More than one-third of households in Camden do not have access to an automobile, and the combination of walking, biking, and transit can greatly expand access to services across and beyond the city. To date in 2021, the City of Camden (Pop. 77,000) has recorded 19 traffic deaths, more than double the number of fatalities in nearby Cherry Hill (Pop. 73,000).
A citywide plan to improve the entire city for pedestrians and bicyclists is sorely needed and is now under development. The Camden Active Transportation Plan is available at WalkBikeCamden.Com. The website is in English and Spanish and offers multiple ways to provide input. You can fill out the project survey and mark your suggestions and concerns on the interactive mapping tool. The deadline for submitting comments is December 31st.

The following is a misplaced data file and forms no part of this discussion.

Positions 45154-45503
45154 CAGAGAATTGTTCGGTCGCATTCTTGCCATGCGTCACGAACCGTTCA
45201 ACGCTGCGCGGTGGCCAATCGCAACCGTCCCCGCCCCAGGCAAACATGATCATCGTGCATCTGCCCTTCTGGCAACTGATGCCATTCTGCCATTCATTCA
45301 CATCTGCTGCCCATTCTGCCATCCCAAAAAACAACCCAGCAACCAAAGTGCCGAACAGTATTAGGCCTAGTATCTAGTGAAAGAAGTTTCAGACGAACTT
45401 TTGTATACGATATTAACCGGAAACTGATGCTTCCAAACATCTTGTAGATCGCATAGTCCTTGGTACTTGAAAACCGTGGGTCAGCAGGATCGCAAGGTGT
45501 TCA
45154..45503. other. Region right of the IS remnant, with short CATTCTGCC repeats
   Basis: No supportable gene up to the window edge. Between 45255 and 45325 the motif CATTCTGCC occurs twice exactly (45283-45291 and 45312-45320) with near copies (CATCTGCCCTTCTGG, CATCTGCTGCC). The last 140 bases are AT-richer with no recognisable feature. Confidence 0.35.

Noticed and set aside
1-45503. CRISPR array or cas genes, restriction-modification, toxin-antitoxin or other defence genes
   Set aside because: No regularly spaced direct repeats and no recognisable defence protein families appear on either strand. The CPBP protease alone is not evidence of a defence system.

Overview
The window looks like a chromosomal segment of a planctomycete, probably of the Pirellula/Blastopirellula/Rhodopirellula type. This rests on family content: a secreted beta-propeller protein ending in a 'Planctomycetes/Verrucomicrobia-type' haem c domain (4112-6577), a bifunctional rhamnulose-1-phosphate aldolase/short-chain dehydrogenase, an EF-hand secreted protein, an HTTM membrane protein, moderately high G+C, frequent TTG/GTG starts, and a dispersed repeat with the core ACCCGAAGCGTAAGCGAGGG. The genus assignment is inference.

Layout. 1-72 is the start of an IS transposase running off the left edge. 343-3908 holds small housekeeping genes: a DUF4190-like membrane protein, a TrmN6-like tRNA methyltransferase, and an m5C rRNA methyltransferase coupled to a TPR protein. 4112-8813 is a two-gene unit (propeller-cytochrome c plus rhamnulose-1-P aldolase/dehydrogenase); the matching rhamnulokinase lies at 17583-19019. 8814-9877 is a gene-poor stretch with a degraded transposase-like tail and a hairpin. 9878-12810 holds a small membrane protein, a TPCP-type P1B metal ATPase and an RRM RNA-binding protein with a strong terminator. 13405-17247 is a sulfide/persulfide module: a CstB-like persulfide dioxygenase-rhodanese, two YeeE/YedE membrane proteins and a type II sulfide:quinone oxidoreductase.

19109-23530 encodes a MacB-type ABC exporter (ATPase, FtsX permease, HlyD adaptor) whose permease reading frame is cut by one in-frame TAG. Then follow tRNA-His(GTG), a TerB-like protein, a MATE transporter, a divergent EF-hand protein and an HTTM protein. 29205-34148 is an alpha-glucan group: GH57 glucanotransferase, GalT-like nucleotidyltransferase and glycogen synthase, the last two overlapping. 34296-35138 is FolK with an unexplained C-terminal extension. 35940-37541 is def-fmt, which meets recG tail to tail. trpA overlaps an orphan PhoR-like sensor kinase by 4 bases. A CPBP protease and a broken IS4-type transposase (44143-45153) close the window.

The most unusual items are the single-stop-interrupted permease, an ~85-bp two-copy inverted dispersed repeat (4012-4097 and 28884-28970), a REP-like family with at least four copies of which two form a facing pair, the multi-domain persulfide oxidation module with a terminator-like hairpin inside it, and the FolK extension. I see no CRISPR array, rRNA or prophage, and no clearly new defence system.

For the past several years the City of Camden has been addressing traffic improvements on a street-by-street basis. This has resulted in some very good upgrades such as the Main St rehabilitation project that added roundabouts and bike lanes to a street that was mainly broken concrete pavement. On the other hand, the Cooper St. Pedestrian Safety Project actually focused on making traffic flow faster and made it more difficult for pedestrians to cross the street.
Earlier this month Philadelphia Inquirer architecture critic Inga Saffron wrote an article on changes to the Federal – Market St plan that would reverse the proposal to make Market St a pedestrian-friendly two-way street. In response, the Camden Community Partnership will provide another opportunity for public participation in early 2022.
The design of Camden’s street network should be based on safety and quality of life of city residents, not the peak hour travel times of suburban commuters. When completed the Camden Active Transportation Plan will lay out the blueprint for a more bikeable and walkable Camden.